COSMO GODFREE: The Staves are the best live band I’ve seen in Cambridge.
Portland Arms, Saturday 28th April.
The Staves are Emily, Jessica and Camilla – three sisters from Watford. They write sparse, delicate folk songs that hark back to the music they listened to when growing up. They’re also the best band that I’ve seen live in Cambridge.
Their debut album, coming out later this year, was recorded with legendary father-son duo Glyn and Ethan Johns (this actually being the first time they’ve shared production credits). As well as enjoying the gig, I was lucky enough to grab an interview with the girls. I started by asking what it was like working with such famous producers.
“One of the things we really loved is that they work with tape, they’re masters at that. The sound’s got a bit of warmth, but it’s more than just that, it puts you in a slightly different mindset. It’s as live as it can possibly be, so it just feels more honest and a bit more final. It’s very much about choosing the best take, rather than tweaking it digitally. It was great to be able to record like that.”
Is it stripped down like the EPs were, or were you tempted to throw loads of orchestras at it?
“No, it’s still pretty stripped back; I think we tried to make it as honest a representation of where we are now. I think the vocals are still definitely the core. It is very tempting when you’ve got stuff at your disposal to throw loads of shit on there, but we didn’t want to do too much too soon!”
Having recently returned from the SxSW festival in Austin, Texas, they’re heading back to America next month to support Bon Iver in some pretty massive venues. Then they’ll be all over England this summer, from Bestival and the Eden Sessions to our very own Cambridge Folk Festival.
A taste of the live experience, recorded in Dallas this year
The Staves? music is in thrall to a pretty classic mode of songwriting – I ask which artists have stayed with them the most since their childhood, and the answers include Joni Mitchell, Bob Dylan and Simon and Garfunkel. Jessica says that The Beatles are their favourite band, and the others nod in agreement.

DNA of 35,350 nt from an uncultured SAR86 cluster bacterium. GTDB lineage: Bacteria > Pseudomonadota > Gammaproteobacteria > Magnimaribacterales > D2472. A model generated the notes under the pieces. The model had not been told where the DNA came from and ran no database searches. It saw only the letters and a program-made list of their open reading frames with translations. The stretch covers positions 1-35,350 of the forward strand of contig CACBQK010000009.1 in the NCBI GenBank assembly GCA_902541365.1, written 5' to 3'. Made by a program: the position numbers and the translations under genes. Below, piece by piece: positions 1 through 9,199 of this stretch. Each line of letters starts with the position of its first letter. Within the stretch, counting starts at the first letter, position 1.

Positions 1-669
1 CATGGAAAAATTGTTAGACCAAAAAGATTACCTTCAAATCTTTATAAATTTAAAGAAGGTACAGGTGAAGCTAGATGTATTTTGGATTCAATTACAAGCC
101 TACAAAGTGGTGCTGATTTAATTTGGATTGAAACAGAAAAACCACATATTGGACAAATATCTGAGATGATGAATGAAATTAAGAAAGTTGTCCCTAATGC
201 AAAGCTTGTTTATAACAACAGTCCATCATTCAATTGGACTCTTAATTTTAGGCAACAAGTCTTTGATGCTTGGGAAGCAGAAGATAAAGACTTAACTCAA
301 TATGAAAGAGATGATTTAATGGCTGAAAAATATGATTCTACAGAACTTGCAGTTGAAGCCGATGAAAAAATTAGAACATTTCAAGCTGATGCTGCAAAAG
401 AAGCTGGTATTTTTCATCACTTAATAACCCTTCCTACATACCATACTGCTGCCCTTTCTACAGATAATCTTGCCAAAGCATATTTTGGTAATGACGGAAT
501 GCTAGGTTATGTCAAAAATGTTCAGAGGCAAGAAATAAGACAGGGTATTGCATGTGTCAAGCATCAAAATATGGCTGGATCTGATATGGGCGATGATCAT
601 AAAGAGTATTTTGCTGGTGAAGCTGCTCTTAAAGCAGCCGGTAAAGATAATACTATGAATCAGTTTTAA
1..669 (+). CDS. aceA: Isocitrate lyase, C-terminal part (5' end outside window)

Of course, none of those singers had the advantage of three-part vocal harmonies quite as beautiful and soothing as these. When I see them play later that night, gathered round one mic, they have absolute control over the room. Obviously, the sisters’ voices are so in tune with each other because they have always been used to singing together. Mexico is my favourite song that The Staves play tonight, its wonderfully evocative lyrics set to music that unfolds at a gentle pace. It goes without saying that everyone is blown away by the harmonies.
Finally, and a bit off topic, I was curious to know what the sisters thought about the Tupac hologram that appeared at Coachella the other weekend…
“That was amazing! It was so realistic. Six months down the line we’ll have Michael Jackson doing hologram concerts… though I think if John Lennon or someone like that came back as a hologram, it would just make me sad, it does seem a bit distasteful.”
“I think that if I died, I wouldn’t want to have a hologram singing in my place,” says Camilla, before Jessica pipes in with, “Maybe a hologram at your funeral!” Camilla laughs, “Maybe I can pre-record it!”
Joking aside, the answer makes perfect sense. The Staves put their music out into the world without trying to dress it up unnecessarily, and they play gigs without hiding behind flashy lightshows or waves of guitar feedback.
Digital trickery is no match for the real deal. Especially if you can sing like this.